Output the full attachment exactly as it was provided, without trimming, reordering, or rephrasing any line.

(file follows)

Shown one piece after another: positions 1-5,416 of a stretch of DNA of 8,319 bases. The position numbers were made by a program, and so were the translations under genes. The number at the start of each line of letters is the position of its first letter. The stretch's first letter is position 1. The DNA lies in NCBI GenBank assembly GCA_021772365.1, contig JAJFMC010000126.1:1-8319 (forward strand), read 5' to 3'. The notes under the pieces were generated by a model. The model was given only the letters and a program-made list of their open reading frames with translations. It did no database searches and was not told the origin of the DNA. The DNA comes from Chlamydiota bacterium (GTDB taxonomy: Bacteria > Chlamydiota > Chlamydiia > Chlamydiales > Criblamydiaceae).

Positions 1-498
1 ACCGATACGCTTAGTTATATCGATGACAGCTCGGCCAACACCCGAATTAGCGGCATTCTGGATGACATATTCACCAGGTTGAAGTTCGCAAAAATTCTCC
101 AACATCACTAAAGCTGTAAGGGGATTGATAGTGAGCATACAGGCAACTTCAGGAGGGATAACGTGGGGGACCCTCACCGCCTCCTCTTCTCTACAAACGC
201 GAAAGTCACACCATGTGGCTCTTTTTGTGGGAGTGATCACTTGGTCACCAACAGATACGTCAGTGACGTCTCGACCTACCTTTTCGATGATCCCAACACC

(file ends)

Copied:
Shown one piece after another: positions 1-5,416 of a stretch of DNA of 8,319 bases. The position numbers were made by a program, and so were the translations under genes. The number at the start of each line of letters is the position of its first letter. The stretch's first letter is position 1. The DNA lies in NCBI GenBank assembly GCA_021772365.1, contig JAJFMC010000126.1:1-8319 (forward strand), read 5' to 3'. The notes under the pieces were generated by a model. The model was given only the letters and a program-made list of their open reading frames with translations. It did no database searches and was not told the origin of the DNA. The DNA comes from Chlamydiota bacterium (GTDB taxonomy: Bacteria > Chlamydiota > Chlamydiia > Chlamydiales > Criblamydiaceae).

Positions 1-498
1 ACCGATACGCTTAGTTATATCGATGACAGCTCGGCCAACACCCGAATTAGCGGCATTCTGGATGACATATTCACCAGGTTGAAGTTCGCAAAAATTCTCC
101 AACATCACTAAAGCTGTAAGGGGATTGATAGTGAGCATACAGGCAACTTCAGGAGGGATAACGTGGGGGACCCTCACCGCCTCCTCTTCTCTACAAACGC
201 GAAAGTCACACCATGTGGCTCTTTTTGTGGGAGTGATCACTTGGTCACCAACAGATACGTCAGTGACGTCTCGACCTACCTTTTCGATGATCCCAACACC